What Is A
What Kind Of Pain Results?
Who Gets It?
Osteoporosis is the leading cause of compression fractures and lower back pain. In this condition, the calcium slowly leeches from every bone in the body, including the vertebrae. Since these bones support much of the weight, they are particularly susceptible to compression fractures.
An acute compression fracture should be suspected in people, particularly women over the age of 45 years or men over the age of 50 years who develop the sudden onset of back pain, usually lower back pain. Other symptoms include worsening back pain with standing or walking, improvement of pain with lying on the back, limited spinal mobility, height loss, forward flexed deformity and associated disability.
It can occur with fairly routine activities such as opening a window or as a result of a fall. Compression fractures can also occur in any age when a trauma has occurred. They also can happen with cancers that affect bone such as multiple myeloma, lymphoma, breast and prostate.
About two-thirds of spinal compression fractures are never diagnosed because many patients and families think the back pain is merely a sign of aging and arthritis. In these cases, compression fractures may be diagnosed in the chronic state.
Compression Fractures Treatment
Radiographic images, particularly the MRI, can determine that a compression fracture is present and its relative age. The treatment plan depends on the age and type of compression fracture present.
Our physicians have a wealth of treatments in our arsenal to treat compression fractures:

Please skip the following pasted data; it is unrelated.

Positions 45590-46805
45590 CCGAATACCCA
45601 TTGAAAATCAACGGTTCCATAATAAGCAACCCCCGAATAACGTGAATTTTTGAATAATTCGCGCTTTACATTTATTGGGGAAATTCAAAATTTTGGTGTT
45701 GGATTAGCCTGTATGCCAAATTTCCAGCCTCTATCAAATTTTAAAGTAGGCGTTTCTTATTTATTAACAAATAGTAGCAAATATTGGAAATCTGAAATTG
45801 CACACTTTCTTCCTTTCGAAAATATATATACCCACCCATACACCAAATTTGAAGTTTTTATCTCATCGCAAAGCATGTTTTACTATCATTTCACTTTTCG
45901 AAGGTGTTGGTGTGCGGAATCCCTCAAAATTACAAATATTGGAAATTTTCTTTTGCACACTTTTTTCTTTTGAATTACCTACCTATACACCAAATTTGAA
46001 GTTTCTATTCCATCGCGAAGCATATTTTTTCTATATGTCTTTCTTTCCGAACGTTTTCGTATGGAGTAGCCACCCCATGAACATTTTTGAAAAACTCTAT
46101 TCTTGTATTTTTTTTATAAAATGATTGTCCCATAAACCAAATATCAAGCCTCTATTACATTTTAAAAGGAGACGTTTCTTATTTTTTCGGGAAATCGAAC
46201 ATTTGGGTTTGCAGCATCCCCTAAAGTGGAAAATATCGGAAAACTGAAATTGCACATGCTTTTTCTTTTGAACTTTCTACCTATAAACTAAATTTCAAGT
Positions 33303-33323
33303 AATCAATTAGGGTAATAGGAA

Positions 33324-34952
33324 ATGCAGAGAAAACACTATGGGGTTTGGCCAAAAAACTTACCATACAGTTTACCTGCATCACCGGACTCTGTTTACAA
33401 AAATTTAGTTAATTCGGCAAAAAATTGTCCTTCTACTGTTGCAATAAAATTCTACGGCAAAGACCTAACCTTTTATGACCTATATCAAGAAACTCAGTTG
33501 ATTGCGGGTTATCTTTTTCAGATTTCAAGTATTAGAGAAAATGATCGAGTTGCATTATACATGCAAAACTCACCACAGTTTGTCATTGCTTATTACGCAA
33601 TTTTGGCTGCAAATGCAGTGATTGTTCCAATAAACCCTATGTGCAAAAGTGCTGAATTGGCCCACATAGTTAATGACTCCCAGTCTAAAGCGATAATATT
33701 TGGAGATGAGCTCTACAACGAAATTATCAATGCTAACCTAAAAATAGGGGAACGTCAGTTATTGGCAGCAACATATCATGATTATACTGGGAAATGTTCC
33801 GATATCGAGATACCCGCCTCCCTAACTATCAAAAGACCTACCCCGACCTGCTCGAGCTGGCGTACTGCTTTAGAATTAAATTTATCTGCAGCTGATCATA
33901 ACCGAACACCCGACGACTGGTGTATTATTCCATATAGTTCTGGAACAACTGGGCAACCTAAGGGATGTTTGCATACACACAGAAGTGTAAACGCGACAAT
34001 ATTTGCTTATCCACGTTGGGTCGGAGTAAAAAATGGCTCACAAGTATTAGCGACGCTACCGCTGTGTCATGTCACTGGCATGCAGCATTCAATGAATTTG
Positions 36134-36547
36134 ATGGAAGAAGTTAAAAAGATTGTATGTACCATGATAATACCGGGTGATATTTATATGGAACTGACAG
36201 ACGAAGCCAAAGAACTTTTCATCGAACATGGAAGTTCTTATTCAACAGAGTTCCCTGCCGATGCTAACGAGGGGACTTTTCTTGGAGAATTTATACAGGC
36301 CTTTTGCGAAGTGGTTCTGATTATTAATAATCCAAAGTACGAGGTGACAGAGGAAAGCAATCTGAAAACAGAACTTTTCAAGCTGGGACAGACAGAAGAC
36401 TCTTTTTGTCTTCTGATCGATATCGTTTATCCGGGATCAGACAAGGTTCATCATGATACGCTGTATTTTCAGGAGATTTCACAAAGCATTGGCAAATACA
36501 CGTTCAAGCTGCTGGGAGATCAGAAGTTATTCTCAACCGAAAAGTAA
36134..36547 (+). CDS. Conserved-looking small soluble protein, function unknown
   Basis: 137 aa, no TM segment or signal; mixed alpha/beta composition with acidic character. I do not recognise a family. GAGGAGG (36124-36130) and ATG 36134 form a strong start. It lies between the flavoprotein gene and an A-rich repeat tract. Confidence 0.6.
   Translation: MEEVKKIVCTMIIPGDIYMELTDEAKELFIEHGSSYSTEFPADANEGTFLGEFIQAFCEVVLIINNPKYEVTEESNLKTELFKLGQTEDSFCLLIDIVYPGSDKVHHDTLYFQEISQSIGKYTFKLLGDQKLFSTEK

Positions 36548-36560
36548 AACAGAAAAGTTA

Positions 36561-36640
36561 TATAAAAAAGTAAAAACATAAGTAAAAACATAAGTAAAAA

Kyphoplasty is an excellent minimally invasive treatment for back pain due to compression fractures. Kyphoplasty includes the additional step of inflating a balloon inside the compressed vertebra in an attempt to restore the height of it followed by the injection of cement into the vertebra with the compression fracture, fixing the bone, so that bone pain is relieved almost immediately.
Medications. If the compression fracture is not amenable to kyphoplasty or if there is persistent pain after the procedure, such as nerve pain, the we can prescribe medications to help control the pain which can allow for more effective physical therapy. Anti-inflammatory medications, such as ibuprofen, can help to decrease the pain and swelling that occurs around the fractured vertebrae. When nerve pain is involved, antidepressants and anti-seizure medications are helpful in decreasing the shooting, tingling pain in the extremities.
Back braces can provide some stability to the spine and thereby reduce pain. However, back braces are most effective when the fractures are the lower back (lumbar spine) or in the lower portion of the midback (thoracic spine).
Physical therapy is important in maintaining range of motion and promoting strength and flexibility of the soft tissue. Many physical therapists can help with the fitting of alternative therapies, such as massage and acupuncture, can help with the chronic pain from kyphosis, and they are a great adjunct to more traditional conservative and aggressive treatments.
Very rarely, when compression fractures fail to respond to these treatments or are severe enough to cause spinal instability, patients may be referred to a spinal surgeon for fixation with rods or plates.
For patients who suffer compression fractures as a result of osteoporosis, it is important to supplement the diet with calcium to maintain bone density and to take bisphosphonate medications, such as Fosamax, to help prevent further calcium loss from bone